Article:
Achashverosh's Shock and Fury


(Click for this topic in art)

Why So Surprised and Enraged?

Esther Chapter 7 contains one of the most dramatic scenes of the Megillah. In it, Esther pleas for her own life and the lives of her nation, finally revealing her identity1 and exposing Haman's plot to the king:


(ג) וַתַּעַן אֶסְתֵּר הַמַּלְכָּה וַתֹּאמַר אִם מָצָאתִי חֵן בְּעֵינֶיךָ הַמֶּלֶךְ וְאִם עַל הַמֶּלֶךְ טוֹב תִּנָּתֶן לִי נַפְשִׁי בִּשְׁאֵלָתִי וְעַמִּי בְּבַקָּשָׁתִי. (ד) כִּי נִמְכַּרְנוּ אֲנִי וְעַמִּי לְהַשְׁמִיד לַהֲרוֹג וּלְאַבֵּד וְאִלּוּ לַעֲבָדִים וְלִשְׁפָחוֹת נִמְכַּרְנוּ הֶחֱרַשְׁתִּי כִּי אֵין הַצָּר שֹׁוֶה בְּנֵזֶק הַמֶּלֶךְ.

(3) And Queen Esther answered and said, "If I have found favor in your eyes, the king, and if it pleases the king, let my life be given to me at my petition, and my people at my request. (4) For we have been sold, I and my people, to be destroyed, to be slain, and to be exterminated; had we only been sold as slaves and maidservants, I would have kept quiet, for the adversary is not worthy of the king's loss."

Achashverosh responds with seeming shock, asking: "מִי הוּא זֶה וְאֵי זֶה הוּא" – who is the person who dared conceive of such a plan?  When Esther points to Haman, Achashverosh leaves the room in a rage, returns to find Haman begging for his life on Esther's couch, and orders the hanging of Haman.

How is one to understand the king's surprised and incensed reaction? How could he not have known that Haman was responsible for the plan?  After all, Achashverosh had given his approval for it only a few days earlier,2 and even if at the time he had been unaware that Esther was a potential victim, he still should have now realized that Haman was the plan's architect!3  Moreover, considering that he himself had acquiesced, why is he so furious at Haman?  Was not Haman (like the king), taken by surprise that the edict would impact Esther?4

Esther's Plea

Esther's plea is similarly perplexing.  At first glance, it seems as if she is simply begging for mercy on the part of the king, in the hope that he will spare her and her nation.  If so, though, why does she do so at a party to which she has also invited Haman!  Moreover, although the king might have a personal interest in keeping her alive, if he truly wanted to annihilate her nation, why does she think that her begging will lead him to reverse the edict rather than simply issue a special royal dispensation for her?  Finally, why does she mention the potential alternative of being sold into slavery ("וְאִלּוּ לַעֲבָדִים וְלִשְׁפָחוֹת נִמְכַּרְנוּ הֶחֱרַשְׁתִּי"); how does this strengthen her argument?

Haman's Original Petition

To better understand the conversation between Achashverosh and Esther, we must examine Haman's original request to annihilate the Jewish nation:


(ח)  וַיֹּאמֶר הָמָן לַמֶּלֶךְ אֲחַשְׁוֵרוֹשׁ יֶשְׁנוֹ עַם אֶחָד מְפֻזָּר וּמְפֹרָד בֵּין הָעַמִּים בְּכֹל מְדִינוֹת מַלְכוּתֶךָ וְדָתֵיהֶם שֹׁנוֹת מִכׇּל עָם וְאֶת דָּתֵי הַמֶּלֶךְ אֵינָם עֹשִׂים וְלַמֶּלֶךְ אֵין שֹׁוֶה לְהַנִּיחָם. (ט) אִם עַל הַמֶּלֶךְ טוֹב יִכָּתֵב לְאַבְּדָם וַעֲשֶׂרֶת אֲלָפִים כִּכַּר כֶּסֶף אֶשְׁקוֹל עַל יְדֵי עֹשֵׂי הַמְּלָאכָה לְהָבִיא אֶל גִּנְזֵי הַמֶּלֶךְ. (י) וַיָּסַר הַמֶּלֶךְ אֶת טַבַּעְתּוֹ מֵעַל יָדוֹ וַיִּתְּנָהּ לְהָמָן בֶּן הַמְּדָתָא הָאֲגָגִי צֹרֵר הַיְּהוּדִים. (יא) וַיֹּאמֶר הַמֶּלֶךְ לְהָמָן הַכֶּסֶף נָתוּן לָךְ וְהָעָם לַעֲשׂוֹת בּוֹ כַּטּוֹב בְּעֵינֶיךָ.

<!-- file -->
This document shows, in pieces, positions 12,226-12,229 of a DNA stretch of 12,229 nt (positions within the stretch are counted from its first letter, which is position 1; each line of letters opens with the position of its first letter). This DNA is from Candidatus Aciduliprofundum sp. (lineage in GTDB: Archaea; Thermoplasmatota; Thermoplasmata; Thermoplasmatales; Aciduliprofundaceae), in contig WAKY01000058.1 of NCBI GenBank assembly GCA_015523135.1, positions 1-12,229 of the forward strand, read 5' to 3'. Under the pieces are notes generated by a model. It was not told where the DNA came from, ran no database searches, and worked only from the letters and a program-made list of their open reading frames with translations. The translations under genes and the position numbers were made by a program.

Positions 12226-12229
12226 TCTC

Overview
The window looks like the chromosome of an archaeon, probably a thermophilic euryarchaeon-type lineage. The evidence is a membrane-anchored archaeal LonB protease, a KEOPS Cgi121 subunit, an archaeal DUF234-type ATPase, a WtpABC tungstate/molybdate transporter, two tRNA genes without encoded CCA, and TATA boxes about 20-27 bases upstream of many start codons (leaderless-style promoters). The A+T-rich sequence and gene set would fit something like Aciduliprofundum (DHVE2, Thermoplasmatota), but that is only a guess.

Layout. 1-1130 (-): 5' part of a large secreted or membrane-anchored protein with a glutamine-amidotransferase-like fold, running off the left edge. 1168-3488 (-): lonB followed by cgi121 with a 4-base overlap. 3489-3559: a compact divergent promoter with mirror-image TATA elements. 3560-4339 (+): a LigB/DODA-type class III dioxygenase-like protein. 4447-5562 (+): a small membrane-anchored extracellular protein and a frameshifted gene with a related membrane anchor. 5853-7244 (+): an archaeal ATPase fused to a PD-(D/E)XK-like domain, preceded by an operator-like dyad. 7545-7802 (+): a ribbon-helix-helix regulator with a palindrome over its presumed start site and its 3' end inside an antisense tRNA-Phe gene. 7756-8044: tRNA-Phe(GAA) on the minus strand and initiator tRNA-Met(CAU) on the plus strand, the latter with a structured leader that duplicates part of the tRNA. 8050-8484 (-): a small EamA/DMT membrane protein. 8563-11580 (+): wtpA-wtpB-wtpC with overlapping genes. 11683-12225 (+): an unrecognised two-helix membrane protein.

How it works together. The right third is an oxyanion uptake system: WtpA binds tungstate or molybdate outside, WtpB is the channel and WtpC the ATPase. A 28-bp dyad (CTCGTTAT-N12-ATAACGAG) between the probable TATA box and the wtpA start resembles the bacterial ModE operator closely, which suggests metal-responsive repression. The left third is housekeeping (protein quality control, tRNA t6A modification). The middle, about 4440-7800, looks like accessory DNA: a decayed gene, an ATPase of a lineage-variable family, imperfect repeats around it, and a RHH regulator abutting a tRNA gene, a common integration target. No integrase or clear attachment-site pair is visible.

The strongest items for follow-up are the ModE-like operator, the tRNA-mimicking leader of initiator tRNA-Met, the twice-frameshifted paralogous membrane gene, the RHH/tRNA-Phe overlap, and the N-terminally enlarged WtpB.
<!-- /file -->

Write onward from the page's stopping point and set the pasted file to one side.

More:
(8) And Haman said to the king Achashverosh, "There is a certain nation, scattered and dispersed among the nations in all of the provinces of your kingdom, and their laws are different from other nations, and they do not keep the king's laws, and it is not worth it for the king to tolerate them. (9) If it pleases the king, let it be written that they be destroyed, and I will pay ten thousand talents of silver into the hands of those who do the work, to bring into the king's treasuries." (10) And the king removed his ring from his hand, and gave it to Haman son of Hammedata the Agagite, the enemy of the Jews. (11) And the king said to Haman, "The silver is given to you, and the people to do with them as is good in your eyes."

These verses raise a number of issues:

  • "יֶשְׁנוֹ עַם אֶחָד" – Haman never explicitly mentions the Jewish nation by name; was it obvious about whom he was speaking, or is it possible that Achashverosh was unaware?
  • "יִכָּתֵב לְאַבְּדָם" – Haman gives only a one sentence explanation of why the king should kill off the nation, speaking of how it differs from others and does not abide by the king's laws.  Was this really sufficient to lead the king to approve of a plan to exterminate an entire nation?
  • "וַעֲשֶׂרֶת אֲלָפִים כִּכַּר כֶּסֶף אֶשְׁקוֹל" – How should this monetary offer be understood?  Is this a bribe to the king, a portion of the spoils, or compensation for the loss of tax revenues?
  • Handing over the ring – As Achashverosh gives Haman his signet, he adds that the money is given to Haman and the people are his to do with them as he wishes. These actions suggest that Achashverosh approved of Haman's plot.  Do they also suggest that Haman had free reign, or were there any limitations?

In Approaches, we will explore the range of options in understanding the dynamic between Achashverosh, Haman, and Esther.